As part of my 35:35 Challenge and to raise some money for a special charity I climbed the Yorkshire 3 Peaks this weekend, with my lovely husband and my sister-and-brother in law. 26 miles of walking and climbing, with a total ascent of 5000m, this isn’t a challenge to be taken as lightly as I might have been taking it…
We arrived at Horton-in Ribblesdale in the early hours of Saturday morning, to be met by a full car park and lots of other walkers. Seeing everyone there, mostly supporting charities of their own, was very heart-warming, although did rather spoil any kind of feeling of being intrepid – it felt more like the walking equivalent of a motorway in rush hour. The light-hearted jolliness and chattering soon wore off, as we all set off to the first peak – Pen-Y-Ghent. Quite a shock to the system, as you start climbing as soon as you leave the village, this was the first point at which I started to question the wisdom of my decision! It felt like one minute I was still in bed and the next I was scrambling halfway up a giant hill. It progressed from a gentle ascent to a true scramble, holding onto the rock as you climbed. No wonder I was feeling somewhat nauseous at that point. I was also really hot, as although the weather itself was still cool, climbing was making me warm in my thick waterproofs. Hence the red face in this photo, at the top of the first peak.
After the descent from Pen-Y-Ghent comes a long walk to the next peak, Whernside. It’s often quite boggy there, and so we walked along a stretch of the Pennine Way to avoid the worst of the bog! Approaching Whernside, we could see a long line of tiny ant-like people walking along the path and up to the ridge. The climb to the top of Whernside seemed to take forever as you have to walk around to the right before ascending, and so we could see the peak a lot sooner than we actually reached it. There was still quite a bit of traffic, although by this point people were stopping for rest breaks and in some cases stopping entirely. In truth, it was a good job that I was doing this challenge for Bliss, as it gave me a reason to keep going when otherwise I might have been quicker to give up. That, and the experience of completing the Lyke Wake Walk (42 miles across the North York Moors, taking 17 hours) the previous year, which definitely brought to life Churchill’s famous quote ‘If you’re going through Hell, keep going’…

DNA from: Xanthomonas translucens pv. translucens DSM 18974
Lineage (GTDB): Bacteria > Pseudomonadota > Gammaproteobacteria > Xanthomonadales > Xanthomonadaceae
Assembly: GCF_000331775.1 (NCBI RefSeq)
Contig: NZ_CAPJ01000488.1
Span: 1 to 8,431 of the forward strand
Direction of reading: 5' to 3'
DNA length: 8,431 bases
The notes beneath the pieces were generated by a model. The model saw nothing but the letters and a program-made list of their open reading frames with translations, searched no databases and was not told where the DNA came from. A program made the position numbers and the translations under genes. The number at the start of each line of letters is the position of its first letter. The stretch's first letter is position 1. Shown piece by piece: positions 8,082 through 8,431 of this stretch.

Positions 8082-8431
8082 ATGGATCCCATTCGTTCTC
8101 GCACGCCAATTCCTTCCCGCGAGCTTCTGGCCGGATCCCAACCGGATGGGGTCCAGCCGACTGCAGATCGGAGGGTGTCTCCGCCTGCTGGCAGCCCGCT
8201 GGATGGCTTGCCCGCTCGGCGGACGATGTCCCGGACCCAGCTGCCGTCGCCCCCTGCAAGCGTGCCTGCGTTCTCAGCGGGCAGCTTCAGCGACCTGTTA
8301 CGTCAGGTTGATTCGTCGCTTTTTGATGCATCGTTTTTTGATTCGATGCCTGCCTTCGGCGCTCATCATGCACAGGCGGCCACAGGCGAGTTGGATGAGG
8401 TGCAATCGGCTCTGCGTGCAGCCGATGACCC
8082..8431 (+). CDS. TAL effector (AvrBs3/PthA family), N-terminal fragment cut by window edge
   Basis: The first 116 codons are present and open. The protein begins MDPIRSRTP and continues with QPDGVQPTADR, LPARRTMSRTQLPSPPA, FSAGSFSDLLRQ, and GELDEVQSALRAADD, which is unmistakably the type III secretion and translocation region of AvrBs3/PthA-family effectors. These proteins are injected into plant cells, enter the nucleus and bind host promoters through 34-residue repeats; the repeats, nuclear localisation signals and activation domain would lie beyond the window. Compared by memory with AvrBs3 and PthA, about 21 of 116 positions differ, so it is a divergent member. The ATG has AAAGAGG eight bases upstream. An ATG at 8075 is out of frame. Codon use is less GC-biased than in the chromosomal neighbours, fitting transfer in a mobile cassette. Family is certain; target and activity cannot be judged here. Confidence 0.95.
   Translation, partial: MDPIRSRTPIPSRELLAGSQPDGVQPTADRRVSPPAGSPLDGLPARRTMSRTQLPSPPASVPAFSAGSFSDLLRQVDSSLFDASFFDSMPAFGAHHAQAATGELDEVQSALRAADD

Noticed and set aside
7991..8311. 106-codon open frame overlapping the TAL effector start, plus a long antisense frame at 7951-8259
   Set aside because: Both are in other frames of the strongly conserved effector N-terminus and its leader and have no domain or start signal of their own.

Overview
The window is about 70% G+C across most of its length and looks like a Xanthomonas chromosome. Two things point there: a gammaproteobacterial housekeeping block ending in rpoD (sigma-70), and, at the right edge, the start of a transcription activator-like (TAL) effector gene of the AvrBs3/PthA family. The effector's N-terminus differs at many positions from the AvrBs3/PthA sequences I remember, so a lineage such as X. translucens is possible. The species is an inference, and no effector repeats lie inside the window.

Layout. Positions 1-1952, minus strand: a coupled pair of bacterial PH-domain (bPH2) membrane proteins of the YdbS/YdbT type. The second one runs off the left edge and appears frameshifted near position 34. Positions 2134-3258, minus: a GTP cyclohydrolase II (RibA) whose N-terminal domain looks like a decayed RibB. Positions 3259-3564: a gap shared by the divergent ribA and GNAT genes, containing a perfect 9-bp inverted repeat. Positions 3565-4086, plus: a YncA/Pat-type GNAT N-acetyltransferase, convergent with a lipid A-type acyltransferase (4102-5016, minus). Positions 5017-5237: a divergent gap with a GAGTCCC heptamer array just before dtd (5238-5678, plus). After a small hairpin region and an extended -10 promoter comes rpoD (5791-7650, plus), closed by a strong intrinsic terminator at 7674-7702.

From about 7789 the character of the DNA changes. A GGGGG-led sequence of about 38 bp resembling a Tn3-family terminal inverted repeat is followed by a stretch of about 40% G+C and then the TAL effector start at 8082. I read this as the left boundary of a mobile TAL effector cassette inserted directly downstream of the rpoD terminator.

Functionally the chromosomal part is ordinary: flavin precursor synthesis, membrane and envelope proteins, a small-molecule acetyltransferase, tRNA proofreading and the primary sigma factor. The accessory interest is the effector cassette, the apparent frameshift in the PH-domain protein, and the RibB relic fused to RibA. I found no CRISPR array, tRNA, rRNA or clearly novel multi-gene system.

Finally we reached the summit of Whernside.
At the peak of Whernside
A shorter descent from Whernside, and after a nice break for a drink, we set off for Ingleborough, which was looming dark and cloud-covered in the distance like some semblance of Mount Doom, despite the fact that where we had actually stopped was lovely and sunny! Hence my ill-fated decision to leave my waterproof coat off…
We started off walking towards Ingleborough National Nature Reserve towards the peak of Ingleborough, but as we walked along, I could see no sign of a recognisable path to the top. I could see a steep waterfall running down the side of the hill in front of me, and as we got closer, still at this point in sunshine, I realised that the steep waterfall was in fact, the path. With a true waterfall next to it, the steps of the climb were running with brown water from the top. The crowds of people at the start had really thinned out to a hardy few who were going to finish this challenge, no matter what.
We reached the bottom of the real climbing part, and David put on his waterproof. Still warm and, after putting on and taking off my thick coat one too many times, I decided to leave it off for the climb to the top. Bad decision. Very bad decision. We started climbing, very slowly, pausing either for breath or for the person in front of us and using the rock to hang onto. Then it started to rain. Obviously, I didn’t have the chance to put my coat on as there was no way I was going to mess about taking my rucksack off halfway up the sheer, slippery rock to try to get my coat out. By the time we were close to the summit, we were walking up what had rapidly become a true waterfall of rain water. I was soaked to the skin, and the wind was driving the rain into my face. We finally got to the top and then, seeking the Trig point, had to walk along the top, barely able to see, and then stop for a photo (“let’s get the formalities over with’) before I finally got to put my coat on!
Leaving Ingleborough with a huge sigh of relief that all three peaks had been reached, we then had quite a long walk back to the official clocking in cafe – where we needed to be back within 12 hours to qualify for 3 Peaks of Yorkshire Club membership – which I was determined not to miss out on, having done so much to get to that point.
We walked on, until we finally reached the end, clocked out with only 15 minutes to spare ( but a very important 15 minutes!) and we’d done it! A quick clothing change for our final photo, then off to get some very well deserved chips and a cup of tea.
Still smiling at the end!
I have to admit, I cried tears of relief and exhaustion at the end. Once I was sitting in the car, wearing a nice dry outfit, and looking forward to my cup of tea, I was struck by how much of a true challenge this had been for me, as someone who has to fit in exercise alongside a full time job and two small children. I’m glad that I’ve done it, and very glad that I’ve raised some money for a well deserving charity, but for now, I am hanging up my walking boots!